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The relationship between sleep disturbances and quality of life in elderly patients with hypertension

Authors Uchmanowicz I, Markiewicz K, Uchmanowicz B, Kołtuniuk A, Rosińczuk J

Received 23 September 2018

Accepted for publication 7 December 2018

Published 15 January 2019 Volume 2019:14 Pages 155—165

DOI https://doi.org/10.2147/CIA.S188499

Checked for plagiarism Yes

Review by Single-blind

Peer reviewers approved by Dr Cristina Weinberg

Peer reviewer comments 3

Editor who approved publication: Dr Richard Walker


Izabella Uchmanowicz,1 Karolina Markiewicz,1 Bartosz Uchmanowicz,1 Aleksandra Kołtuniuk,2 Joanna Rosińczuk2

1Department of Clinical Nursing, Faculty of Health Sciences, Wroclaw Medical University, 51-618 Wroclaw, Poland; 2Department of Nervous System Diseases, Faculty of Health Sciences, Wroclaw Medical University, 51-618 Wroclaw, Poland

Purpose: Sleep disorders, such as insomnia with objective short sleep duration, are associated with increased risk of hypertension. The objective of the study was to evaluate the effects of insomnia and daytime sleepiness on the quality of life (QOL) among elderly hypertensive patients.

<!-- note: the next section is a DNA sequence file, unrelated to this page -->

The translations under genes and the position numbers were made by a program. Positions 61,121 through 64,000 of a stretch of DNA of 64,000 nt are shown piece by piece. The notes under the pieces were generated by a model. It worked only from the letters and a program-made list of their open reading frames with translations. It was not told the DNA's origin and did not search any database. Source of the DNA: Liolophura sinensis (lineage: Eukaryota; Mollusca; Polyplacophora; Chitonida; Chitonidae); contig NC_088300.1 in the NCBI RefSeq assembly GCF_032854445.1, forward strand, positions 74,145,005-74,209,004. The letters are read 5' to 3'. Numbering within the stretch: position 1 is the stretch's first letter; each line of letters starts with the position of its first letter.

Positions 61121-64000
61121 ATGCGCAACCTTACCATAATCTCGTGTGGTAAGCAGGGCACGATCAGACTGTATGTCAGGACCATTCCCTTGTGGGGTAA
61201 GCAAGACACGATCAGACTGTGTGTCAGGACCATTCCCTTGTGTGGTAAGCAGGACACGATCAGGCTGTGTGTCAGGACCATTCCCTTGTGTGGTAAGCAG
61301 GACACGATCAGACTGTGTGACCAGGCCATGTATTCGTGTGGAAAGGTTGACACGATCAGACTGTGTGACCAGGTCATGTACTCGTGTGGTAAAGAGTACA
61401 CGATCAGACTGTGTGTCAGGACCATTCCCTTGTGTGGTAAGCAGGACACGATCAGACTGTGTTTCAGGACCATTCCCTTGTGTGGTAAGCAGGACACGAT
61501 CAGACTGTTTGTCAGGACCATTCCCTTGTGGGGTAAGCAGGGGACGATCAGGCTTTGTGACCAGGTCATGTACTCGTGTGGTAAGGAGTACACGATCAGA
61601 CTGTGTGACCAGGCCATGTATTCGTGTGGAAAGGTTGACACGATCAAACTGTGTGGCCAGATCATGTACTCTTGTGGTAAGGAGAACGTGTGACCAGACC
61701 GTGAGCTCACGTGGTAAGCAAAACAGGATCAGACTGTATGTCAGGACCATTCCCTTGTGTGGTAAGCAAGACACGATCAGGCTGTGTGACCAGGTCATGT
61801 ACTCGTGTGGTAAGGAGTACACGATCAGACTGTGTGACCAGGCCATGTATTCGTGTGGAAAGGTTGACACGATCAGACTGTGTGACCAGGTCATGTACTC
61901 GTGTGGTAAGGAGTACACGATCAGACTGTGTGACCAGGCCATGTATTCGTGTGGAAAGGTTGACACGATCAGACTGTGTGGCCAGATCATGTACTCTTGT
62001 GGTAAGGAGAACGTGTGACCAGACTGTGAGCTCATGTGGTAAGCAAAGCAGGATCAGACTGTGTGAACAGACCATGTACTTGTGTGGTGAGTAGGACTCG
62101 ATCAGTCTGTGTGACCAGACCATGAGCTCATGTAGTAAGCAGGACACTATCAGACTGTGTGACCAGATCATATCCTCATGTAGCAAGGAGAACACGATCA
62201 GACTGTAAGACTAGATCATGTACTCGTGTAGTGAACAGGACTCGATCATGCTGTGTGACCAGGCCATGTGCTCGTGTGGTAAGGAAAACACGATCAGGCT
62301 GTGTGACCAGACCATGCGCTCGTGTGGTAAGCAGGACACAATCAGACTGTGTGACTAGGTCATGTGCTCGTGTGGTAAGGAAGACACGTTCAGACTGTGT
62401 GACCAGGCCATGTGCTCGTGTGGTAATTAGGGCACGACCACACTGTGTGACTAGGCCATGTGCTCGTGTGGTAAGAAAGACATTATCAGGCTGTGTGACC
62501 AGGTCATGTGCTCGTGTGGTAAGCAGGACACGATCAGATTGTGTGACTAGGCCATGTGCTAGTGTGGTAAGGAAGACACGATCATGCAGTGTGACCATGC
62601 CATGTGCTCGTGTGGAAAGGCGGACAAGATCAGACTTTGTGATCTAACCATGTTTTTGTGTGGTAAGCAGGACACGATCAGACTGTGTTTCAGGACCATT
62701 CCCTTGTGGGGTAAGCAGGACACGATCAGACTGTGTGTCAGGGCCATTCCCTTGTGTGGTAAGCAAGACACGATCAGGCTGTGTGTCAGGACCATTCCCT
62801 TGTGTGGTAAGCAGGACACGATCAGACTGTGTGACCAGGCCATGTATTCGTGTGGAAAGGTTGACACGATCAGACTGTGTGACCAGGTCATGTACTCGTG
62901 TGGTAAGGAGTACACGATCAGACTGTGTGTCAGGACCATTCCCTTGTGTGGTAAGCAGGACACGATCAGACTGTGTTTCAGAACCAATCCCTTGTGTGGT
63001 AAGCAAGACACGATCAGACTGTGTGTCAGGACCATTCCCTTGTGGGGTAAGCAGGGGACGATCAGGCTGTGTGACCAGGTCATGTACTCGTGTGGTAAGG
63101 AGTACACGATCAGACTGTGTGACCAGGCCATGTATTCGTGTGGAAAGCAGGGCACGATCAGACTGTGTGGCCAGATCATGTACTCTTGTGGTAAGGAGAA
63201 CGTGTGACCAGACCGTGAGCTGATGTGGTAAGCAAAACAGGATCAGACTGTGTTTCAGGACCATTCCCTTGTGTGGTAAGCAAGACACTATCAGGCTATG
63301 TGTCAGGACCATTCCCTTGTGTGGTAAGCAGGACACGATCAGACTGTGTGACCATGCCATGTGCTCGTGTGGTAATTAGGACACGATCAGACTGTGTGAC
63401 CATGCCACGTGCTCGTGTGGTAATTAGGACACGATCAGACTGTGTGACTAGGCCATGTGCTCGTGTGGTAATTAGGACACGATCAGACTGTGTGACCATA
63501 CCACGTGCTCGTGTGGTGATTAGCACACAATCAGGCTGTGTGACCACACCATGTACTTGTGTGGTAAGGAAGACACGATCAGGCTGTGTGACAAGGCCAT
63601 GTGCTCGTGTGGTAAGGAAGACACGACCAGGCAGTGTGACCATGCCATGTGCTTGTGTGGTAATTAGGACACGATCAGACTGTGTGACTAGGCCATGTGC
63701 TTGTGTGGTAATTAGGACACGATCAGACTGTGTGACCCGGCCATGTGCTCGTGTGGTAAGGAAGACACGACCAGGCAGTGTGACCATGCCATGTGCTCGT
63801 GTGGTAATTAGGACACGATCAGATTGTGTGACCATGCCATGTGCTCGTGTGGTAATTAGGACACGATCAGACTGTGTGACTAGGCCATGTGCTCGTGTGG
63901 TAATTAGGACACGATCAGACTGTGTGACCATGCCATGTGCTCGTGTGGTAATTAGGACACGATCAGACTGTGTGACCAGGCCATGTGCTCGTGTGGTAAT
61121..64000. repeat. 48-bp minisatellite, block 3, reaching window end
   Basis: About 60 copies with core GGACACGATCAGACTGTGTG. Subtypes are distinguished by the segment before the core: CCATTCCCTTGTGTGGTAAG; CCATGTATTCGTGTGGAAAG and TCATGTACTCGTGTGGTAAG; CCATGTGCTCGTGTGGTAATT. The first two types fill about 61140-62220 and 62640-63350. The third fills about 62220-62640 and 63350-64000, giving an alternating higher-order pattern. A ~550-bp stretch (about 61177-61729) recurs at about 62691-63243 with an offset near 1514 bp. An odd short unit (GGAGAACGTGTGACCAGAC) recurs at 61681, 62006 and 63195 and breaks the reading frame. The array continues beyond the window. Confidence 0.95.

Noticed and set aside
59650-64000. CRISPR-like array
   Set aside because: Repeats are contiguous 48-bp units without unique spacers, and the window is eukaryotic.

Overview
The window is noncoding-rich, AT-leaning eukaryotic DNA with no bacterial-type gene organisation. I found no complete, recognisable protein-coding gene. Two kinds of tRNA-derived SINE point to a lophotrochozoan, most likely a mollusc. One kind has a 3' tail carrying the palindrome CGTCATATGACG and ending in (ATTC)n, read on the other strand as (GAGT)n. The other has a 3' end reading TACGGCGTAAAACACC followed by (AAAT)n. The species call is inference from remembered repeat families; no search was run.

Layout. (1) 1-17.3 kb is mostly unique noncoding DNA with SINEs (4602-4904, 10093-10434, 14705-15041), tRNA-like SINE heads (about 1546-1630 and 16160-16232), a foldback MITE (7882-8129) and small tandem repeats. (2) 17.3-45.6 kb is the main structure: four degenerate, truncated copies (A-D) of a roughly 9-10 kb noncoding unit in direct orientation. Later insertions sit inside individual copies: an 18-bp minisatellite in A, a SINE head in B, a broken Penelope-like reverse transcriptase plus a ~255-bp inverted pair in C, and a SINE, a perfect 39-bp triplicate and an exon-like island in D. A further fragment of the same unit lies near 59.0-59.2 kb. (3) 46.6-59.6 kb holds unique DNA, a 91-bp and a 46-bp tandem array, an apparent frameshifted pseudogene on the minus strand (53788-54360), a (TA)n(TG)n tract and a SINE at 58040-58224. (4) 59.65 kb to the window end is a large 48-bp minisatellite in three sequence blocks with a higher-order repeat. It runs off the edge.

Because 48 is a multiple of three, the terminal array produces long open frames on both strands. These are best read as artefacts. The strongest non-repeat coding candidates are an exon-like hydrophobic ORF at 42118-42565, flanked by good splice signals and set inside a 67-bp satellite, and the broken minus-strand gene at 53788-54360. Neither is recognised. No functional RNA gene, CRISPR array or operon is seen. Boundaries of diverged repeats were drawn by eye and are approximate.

Patients and methods: This cross-sectional study covered 100 patients with hypertension. All participants completed standardized questionnaires, such as the Epworth Sleepiness Scale (ESS), the Athens Insomnia Scale (AIS), and the World Health Organization Quality of Life-Brief (WHOQOL-BREF), and clinical data were obtained from patients’ medical records.
Results: We showed that more than half of the patients experienced insomnia (AIS score ≥6) and 39% experienced daytime sleepiness. Daytime sleepiness was negatively associated with perceived QOL (r=-0.478, P<0.001). It was also shown that insomnia might be influenced by older age (P<0.001), occupational activity (P=0.011), overweight (body mass index [BMI] 25–30) (P=0.042), and longer duration of illness (P=0.049) among hypertensive patients.
Conclusion: Sleep problems have a significant negative impact on the QOL in patients with hypertension, especially in the physical domain of the QOL questionnaire. The occurrence of sleep problems in patients with hypertension is influenced by older age, primary education, overweight, occupational activity, and longer duration of illness.

Keywords: daytime sleepiness, hypertension, insomnia, sleep problems, quality of life, Epworth Sleepiness Scale, Athens Insomnia Scale

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